'Above all else, believe us':
Doctors’ biased behavior toward autistic adults taints treatment
Doctors often show bias toward autistic adults, showing skepticism about their autistic identity, using ableist language or failing to recognize autistic people may react differently to sensory stimuli like pain, activists say. This leads to distinct challenges for autistic adults – and the need for patients to advocate for themselves and activists to drive systemic changes.
Tatum Spears, 31, remembers a psychiatrist who refused to acknowledge the possibility that she was autistic.
“He proceeded to call me a narcissist. And I was like ‘OK, this man is not interested in hearing me at all,’” Spears said.
Autistic adults may also, as autistic life coach Heather Cook points out, experience or show pain differently from non-autistic adults. This may make it difficult for doctors to accurately perceive an autistic person’s pain or state of mind.
“My outward signs of what my inward feelings are are often mismatched,” said Cook, 41. “I might actually be in a great deal of pain, but look still very calm and collected … doctors will often not believe me.”
Zoe Gross, 32, director of advocacy at the Autistic Self Advocacy Network in Washington, D.C., said doctors sometimes assume all people feel pain in the same way.
“I feel like doctors often run on autopilot and it normally works for them because many people have (a) similar understanding,” Gross said. “If you take 10 people with heartburn, maybe all of them will have similar symptoms, but then if you throw in an 11th autistic person who has heartburn, it’s going to be totally different for them.”
The lack of knowledge or respect can lead to lesser quality of care. A study published in Molecular Autism in May 2022 said autistic adults reported poorer quality health care than non-autistic adults. Another 2022 study, published in Spectrum, surveyed autistic and non-autistic people primarily living in the United Kingdom or Ireland. Only 1 out of 3 autistic respondents said they had “a good relationship with their general practitioner,” the study says.
Medical care in the U.S. is rife with misunderstandings, advocates said.
Autistic people may be troubled by sensory stimuli, such as the glare of fluorescent lights or odors from cleaning products and medications.
“It’s a fight to just stay focused,” Cook said. “Now I’ve started asking, ‘Can we turn the lights down or off?’ And most of the time, they will actually do that. But I never knew until recently that I could try that.”
Different facets of an autistic person’s identity may also affect their ability to advocate successfully. Women may be disbelieved or thought to be exaggerating their pain – Cook recalled only being tested for ovarian cysts after she “collapsed in the doctor’s parking garage.” Only then did she find out that she had cysts. One of them had burst.
For queer and gender-diverse autistic people, their gender or sexuality may have a larger impact than their autism on their medical treatment.
“It would literally be unsafe to disclose that I’m a lesbian,” said Anita Cameron, 57, a longtime disability activist and director of minority outreach at Not Dead Yet, a disability rights group.
“You literally get treated different…. It’s a little safer to be autistic than to be a lesbian, to be queer these days,” said Cameron, who lives in Rochester, New York. “Autistic people are six times more likely to be trans and non-binary.”
Cameron, who is Black, added that Black autistic people may be perceived as threats, due to others misinterpreting their behavior as dangerous. She notes the deaths of Black people with developmental disorders in encounters with police, making her careful of how she presents herself to health workers, even while living with chronic pain.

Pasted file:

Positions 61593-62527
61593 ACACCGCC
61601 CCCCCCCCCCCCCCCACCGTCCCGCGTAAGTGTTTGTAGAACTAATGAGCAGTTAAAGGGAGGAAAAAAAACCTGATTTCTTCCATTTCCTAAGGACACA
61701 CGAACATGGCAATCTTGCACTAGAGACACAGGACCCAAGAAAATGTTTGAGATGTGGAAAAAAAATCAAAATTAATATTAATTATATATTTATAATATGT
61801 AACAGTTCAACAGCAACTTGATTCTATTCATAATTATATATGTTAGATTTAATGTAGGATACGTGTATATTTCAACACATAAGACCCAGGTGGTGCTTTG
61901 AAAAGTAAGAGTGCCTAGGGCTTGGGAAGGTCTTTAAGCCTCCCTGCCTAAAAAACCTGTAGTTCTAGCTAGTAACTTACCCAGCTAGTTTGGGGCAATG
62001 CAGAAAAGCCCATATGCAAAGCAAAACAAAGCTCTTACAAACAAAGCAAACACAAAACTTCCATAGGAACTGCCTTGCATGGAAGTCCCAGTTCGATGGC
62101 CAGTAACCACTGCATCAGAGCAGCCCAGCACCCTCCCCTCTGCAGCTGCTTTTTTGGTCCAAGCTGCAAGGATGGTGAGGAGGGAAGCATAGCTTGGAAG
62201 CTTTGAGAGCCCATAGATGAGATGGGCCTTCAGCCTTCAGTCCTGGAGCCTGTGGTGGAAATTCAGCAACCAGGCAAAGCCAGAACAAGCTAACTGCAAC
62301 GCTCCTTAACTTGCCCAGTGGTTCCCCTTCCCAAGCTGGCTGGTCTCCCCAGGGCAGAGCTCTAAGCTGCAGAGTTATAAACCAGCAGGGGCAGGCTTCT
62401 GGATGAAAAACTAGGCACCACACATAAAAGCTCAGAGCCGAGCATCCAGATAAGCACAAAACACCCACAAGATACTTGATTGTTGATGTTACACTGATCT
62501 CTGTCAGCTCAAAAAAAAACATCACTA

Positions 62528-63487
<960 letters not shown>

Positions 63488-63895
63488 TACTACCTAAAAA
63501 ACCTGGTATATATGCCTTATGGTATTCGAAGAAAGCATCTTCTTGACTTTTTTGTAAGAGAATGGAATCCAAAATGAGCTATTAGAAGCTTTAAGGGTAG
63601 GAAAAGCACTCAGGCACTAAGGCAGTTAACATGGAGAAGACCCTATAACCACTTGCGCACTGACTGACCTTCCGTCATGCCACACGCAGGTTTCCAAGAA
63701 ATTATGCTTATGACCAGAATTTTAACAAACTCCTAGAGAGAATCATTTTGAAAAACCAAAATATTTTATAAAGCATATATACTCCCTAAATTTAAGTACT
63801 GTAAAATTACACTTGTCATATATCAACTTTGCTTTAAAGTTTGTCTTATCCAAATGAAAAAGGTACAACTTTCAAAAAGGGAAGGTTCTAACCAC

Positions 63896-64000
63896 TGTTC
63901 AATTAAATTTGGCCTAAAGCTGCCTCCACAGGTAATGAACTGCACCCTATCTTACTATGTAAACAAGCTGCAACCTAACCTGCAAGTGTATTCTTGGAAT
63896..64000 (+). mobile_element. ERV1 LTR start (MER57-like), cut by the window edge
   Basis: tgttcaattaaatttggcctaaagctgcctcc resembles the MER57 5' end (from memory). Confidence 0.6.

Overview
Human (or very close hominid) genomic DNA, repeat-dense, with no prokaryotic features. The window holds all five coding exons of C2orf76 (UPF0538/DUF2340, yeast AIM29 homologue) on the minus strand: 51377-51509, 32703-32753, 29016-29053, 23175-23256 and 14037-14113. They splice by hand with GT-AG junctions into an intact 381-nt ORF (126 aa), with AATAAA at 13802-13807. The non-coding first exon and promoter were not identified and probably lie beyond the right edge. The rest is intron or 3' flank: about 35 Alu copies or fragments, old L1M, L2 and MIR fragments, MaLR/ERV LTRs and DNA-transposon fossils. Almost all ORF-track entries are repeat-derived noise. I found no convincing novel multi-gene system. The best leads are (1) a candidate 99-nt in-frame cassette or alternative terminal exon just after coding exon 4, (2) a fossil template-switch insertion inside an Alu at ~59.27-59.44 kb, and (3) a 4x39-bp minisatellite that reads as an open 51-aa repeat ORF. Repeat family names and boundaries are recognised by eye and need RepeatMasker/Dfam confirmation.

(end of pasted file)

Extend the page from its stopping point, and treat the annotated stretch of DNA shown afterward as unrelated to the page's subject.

“If I go up in that emergency room crying and screaming … at the very least, I’ll get mocked,” Cameron said. “At the very worst, I will be escorted out of the emergency room or even arrested.”
Activists and experts said one problem is that much of the research and public attention on autism centers on children, rather than adults.
The Centers for Disease Control and Prevention estimated the population of autistic adults at 5.4 million in a 2020 study – 2.2% of the adult U.S. population.
“More people are starting to be aware that autism doesn’t magically go away when you turn 18,” Gross said.
“But there’s still this idea that autistic adults are childlike in some way,” Gross said.
Doctors may fail to treat autistic adults as equals, using ableist language or infantilizing them. This can go as far as denying them treatment or procedures commonly offered to others. For example, medical providers may not ask questions about autistic patients’ sexual health and relationships.
The treatment gap means autistic people have to advocate for their health needs – being insistent about their need for accommodations, scripting and practicing what they’ll say in medical offices and, when necessary, making formal complaints.
“Nothing will ever change if you just allow things to happen to you and (do) not speak out on it,” said Cameron, who, in March 1990, helped organize and participate in the Capitol Crawl, an act of civil disobedience that helped to spur the passage of the Americans with Disabilities Act four months later.
During the Crawl, according to ShareAmerica.gov, more than 60 disabled people left behind mobility aids and crawled up 83 steps to the Capitol building. Cameron describes participating in the event as having been “crawling in history.”
Decades later, systems still need to change, advocates said. Medical professionals need to listen to recommendations from disability advocates, step out of “autopilot” to explore the needs of autistic patients and be willing to make accommodations. It starts at the core of the doctor-patient relationship.
“Believe us, believe us,” Spears said. “Above all else, believe us.”